Defense Department officials say that Gen. John Allen, the current commander of the occupation of Afghanistan, has submitted a series of three proposals for continuing the occupation with varying troop levels past 2014.
President Obama signed a deal to keep troops in Afghanistan through 2024, but the exact levels have yet to be determined. Gen. Allen’s proposals start with a “high risk” version of 6,000 troops and scale up with a 10,000 and a 20,000 alternative.
Of course all troops aren’t created equal, and the 6,000 proposal relies on the assumption that the troops would be all Special Operations forces continuing combat on the ground, while the larger versions add trainers and other ground troops.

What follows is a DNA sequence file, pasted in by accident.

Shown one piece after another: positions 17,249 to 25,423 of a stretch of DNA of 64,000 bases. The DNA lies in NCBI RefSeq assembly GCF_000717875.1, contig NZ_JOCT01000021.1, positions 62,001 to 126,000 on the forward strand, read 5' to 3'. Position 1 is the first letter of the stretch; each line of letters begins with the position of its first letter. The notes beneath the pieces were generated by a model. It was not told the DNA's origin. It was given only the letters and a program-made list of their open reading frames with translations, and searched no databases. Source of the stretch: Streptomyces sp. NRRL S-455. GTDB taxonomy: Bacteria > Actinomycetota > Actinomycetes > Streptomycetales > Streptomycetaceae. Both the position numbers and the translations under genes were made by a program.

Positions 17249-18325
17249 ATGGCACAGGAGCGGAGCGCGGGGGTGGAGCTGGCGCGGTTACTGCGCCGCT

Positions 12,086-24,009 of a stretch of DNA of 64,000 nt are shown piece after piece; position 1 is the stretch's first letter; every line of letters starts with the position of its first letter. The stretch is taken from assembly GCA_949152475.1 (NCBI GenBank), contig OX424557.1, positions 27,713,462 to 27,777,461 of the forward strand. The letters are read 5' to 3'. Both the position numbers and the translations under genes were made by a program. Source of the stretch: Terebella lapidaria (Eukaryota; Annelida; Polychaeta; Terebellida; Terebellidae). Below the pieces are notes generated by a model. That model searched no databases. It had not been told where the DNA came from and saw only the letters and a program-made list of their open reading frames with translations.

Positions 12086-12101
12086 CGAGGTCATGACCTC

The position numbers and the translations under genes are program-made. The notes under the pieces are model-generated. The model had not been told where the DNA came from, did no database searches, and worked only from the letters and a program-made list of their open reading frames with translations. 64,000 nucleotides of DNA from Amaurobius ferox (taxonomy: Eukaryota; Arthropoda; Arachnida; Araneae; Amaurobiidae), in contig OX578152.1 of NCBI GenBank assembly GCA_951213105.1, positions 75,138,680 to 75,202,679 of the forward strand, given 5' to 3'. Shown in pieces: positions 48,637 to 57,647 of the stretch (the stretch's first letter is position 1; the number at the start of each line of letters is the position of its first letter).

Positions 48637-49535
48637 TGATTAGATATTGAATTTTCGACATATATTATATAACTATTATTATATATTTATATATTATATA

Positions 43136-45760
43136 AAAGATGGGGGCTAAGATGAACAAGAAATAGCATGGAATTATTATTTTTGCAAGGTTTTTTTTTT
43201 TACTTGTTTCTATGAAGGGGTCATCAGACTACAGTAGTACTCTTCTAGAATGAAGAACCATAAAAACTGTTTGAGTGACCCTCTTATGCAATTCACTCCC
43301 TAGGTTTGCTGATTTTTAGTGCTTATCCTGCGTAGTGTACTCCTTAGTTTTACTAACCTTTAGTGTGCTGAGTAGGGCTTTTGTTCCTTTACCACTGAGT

Currently the US has about 66,000 troops in Afghanistan, meaning that any of these proposals would see fewer troops overall in the nation. Such proposals remain largely speculative, however, as 60,000 are expected to remain through much of 2013, and the big drawdown is expected to come on the basis of an oft-predicted calm that never seems to materialize. The Afghan government has been talking with Pakistan about coming to an arrangement giving the Taliban several provinces for a peace deal, but whether this will ultimately happen is unclear.